Solar batteries — a steep learning curve

We’ve been having some hiccups with the generator for some time now. It had been set to automatically turn on whenever there is insufficient power from the solar panels stored in the batteries. A couple of times we’ve woken up in the morning with no electricity –- and the generator should’ve started up but didn’t. A call to the original installers and a promise to come (twice) did not materialize. So M solved the problem by manually turning on the generator for at least two hours on cloudy days, or when we’re using high wattage appliances, such as the washing machine, oven, or vacuum cleaner.

However, with winter approaching, the prospect of days of continuous rain (yes, it does happen here occasionally) or cloudy weather made us want to know what exactly was wrong. Our local solar energy technician came within two days, looked at the generator and the batteries, even climbed up on the roof to check the solar panels. His conclusion: everything seems perfectly all right, so he suggested installing four more solar panels for an additional 1200 watts. That, he said, added to the 1665 watts from our 9 panels should be more than sufficient for our energy needs.

I always try to get several quotations, so I contacted an industrial battery firm, and they sent a technician to check everything thoroughly. Generator, check. Solar panels, check. Batteries –- not charging. Why? At the bottom was a thick layer of precipitated lead. As you can see, there’s a band of grey gunk there. Essentially our batteries are moribund. solar-batteries

For some time now, we’ve been considering a hybrid wind and solar energy set-up, since there is usually a strong breeze in the afternoon. As well in the spring there were quite gusty winds, and we assumed that, as in Catalunya, it would be windy in the winter here too. It seemed logical to consider the feasibility of a wind turbine, and so I contacted a wind energy firm based in Alicante.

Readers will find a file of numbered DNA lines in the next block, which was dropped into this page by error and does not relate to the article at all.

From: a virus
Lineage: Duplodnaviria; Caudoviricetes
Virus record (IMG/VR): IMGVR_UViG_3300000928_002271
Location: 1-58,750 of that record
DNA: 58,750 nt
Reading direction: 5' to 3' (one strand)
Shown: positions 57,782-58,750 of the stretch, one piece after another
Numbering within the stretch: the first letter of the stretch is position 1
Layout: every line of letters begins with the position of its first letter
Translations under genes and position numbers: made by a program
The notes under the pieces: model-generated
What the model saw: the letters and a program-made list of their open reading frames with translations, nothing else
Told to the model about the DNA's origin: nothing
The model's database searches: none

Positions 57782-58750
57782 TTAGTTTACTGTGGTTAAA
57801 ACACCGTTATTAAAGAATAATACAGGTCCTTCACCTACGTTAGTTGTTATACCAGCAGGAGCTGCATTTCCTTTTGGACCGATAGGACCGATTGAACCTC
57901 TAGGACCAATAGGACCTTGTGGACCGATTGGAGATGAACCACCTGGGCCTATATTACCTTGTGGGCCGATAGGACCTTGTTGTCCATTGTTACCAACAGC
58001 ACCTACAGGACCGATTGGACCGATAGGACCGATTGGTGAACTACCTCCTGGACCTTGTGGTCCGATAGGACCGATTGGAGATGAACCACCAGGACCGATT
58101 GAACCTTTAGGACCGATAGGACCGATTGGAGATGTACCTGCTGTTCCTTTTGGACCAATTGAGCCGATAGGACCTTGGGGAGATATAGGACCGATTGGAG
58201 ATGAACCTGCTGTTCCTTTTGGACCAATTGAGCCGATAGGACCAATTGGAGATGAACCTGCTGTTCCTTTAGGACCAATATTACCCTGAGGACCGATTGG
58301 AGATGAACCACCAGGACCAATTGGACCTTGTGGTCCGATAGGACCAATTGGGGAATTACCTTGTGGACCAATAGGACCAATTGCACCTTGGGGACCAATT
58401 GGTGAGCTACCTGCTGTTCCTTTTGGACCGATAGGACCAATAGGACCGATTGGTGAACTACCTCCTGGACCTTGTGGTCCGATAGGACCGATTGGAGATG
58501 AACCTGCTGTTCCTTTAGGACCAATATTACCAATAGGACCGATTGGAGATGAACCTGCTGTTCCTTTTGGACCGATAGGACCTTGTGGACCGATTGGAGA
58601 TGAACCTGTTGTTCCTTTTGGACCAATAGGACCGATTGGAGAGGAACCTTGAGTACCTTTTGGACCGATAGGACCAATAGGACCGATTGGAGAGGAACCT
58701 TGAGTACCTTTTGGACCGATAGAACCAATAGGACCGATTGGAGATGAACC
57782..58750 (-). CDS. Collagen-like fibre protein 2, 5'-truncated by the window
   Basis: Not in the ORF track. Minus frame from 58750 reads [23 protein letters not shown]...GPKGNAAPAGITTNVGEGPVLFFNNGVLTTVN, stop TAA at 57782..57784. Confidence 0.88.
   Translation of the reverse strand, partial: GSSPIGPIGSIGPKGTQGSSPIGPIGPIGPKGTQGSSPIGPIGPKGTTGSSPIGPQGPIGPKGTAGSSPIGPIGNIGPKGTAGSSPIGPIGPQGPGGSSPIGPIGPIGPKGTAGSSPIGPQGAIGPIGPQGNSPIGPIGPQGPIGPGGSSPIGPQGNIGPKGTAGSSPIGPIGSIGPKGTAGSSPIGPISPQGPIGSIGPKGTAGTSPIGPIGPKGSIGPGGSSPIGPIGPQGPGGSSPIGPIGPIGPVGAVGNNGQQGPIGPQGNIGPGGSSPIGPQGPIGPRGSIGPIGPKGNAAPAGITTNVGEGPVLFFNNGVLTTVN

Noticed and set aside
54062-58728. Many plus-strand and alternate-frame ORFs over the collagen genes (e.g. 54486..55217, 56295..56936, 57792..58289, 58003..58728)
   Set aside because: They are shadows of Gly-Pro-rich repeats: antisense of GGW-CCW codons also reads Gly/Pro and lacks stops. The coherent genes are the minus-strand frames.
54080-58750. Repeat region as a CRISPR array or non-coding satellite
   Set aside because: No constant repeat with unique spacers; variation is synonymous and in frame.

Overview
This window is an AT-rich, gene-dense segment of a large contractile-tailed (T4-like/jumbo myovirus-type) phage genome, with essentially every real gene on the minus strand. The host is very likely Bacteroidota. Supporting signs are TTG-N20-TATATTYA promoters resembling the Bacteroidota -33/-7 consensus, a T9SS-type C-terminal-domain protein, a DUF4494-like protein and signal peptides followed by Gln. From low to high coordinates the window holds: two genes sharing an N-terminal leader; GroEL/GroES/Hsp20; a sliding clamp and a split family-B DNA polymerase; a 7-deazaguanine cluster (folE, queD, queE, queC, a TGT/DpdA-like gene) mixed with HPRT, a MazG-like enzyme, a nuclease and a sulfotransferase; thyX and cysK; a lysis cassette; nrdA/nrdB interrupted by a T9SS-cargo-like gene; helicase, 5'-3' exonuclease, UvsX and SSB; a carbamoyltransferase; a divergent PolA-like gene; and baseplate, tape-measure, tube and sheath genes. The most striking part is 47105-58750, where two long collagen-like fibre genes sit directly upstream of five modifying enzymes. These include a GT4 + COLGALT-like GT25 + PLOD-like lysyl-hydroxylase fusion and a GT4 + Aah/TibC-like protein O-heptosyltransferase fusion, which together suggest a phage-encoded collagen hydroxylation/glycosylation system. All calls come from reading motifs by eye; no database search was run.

They sent an electrical engineer. Why were we interested in a wind turbine, he asked. I explained that we wanted to supplement our solar panels on cloudy or rainy days. However, he said, your location between 2 mountain ranges and forests is not ideal, due to turbulence. Why didn’t we have enough power, with 9 solar panels providing 1665 watts? Well, that’s what we also wanted to know. After a meticulous check, including a hydrometer reading of the electrolyte in each battery, he confirmed the finding of the previous technician –- only 2 batteries could hold a charge, just barely at 40% and 50%. The other 10 registered 0%.

He recommended German-made BAE batteries (with a designed longevity of over 20 years), whereas the other technician gave a quotation for Slovenian-made Vesna TAB (the same as our moribund ones, which had only lasted 6 years; they were installed in 2010). Right! I’d been tossed summarily into the deep end. Thank heavens for the internet and off-grid user forums. I eventually got to understand most of the acronyms, including the puzzling ‘OPzS’ battery. If you’re as curious as I am, the explanation that this means ‘flooded lead acid battery’ just does not satisfy, but Ortsfeste Panzerplatte Spezial does (‘stationary tubular plate special’). These are lead acid batteries used for deep cycle applications (such as solar energy), often in 2 volt cells. There is another type of lead acid battery, also with a German acronym, but I think that’s enough esoteric German for today, don’t you? Eventually I settled on 12 units/cells of the BAE batteries, the PVS range 1200. These will deliver 28.8 kilowatts.


And it’s not only the batteries that need to be replaced, but the charge controller as well. A charge controller prevents batteries from being overcharged, apparently one cause of the lead sedimentation that killed our old batteries. Here again there’s another acronym to be learned. MPPT means Maximum Power Point Tracking. In other words, an MPPT charge controller self-adjusts to deliver the most efficient charge rate possible. What difference does this make? Quite a lot, especially on cloudy days, apparently. But don’t ask me just yet, I still have to figure out how exactly.

And then two accessories –- a battery monitor that displays the current state of the batteries and how much of the charge is being consumed, and a colour control monitor, that displays a bit more user-friendly information.

After a week of internet-educating myself about batteries, I managed to negotiate the same price for the German-made batteries with higher specs as was offered for the Slovenian-made ones, with all the accessories. And as well, an additional year of warranty –- three years instead of the manufacturer’s two years. I believe I deserve a good pat on the back today :-).


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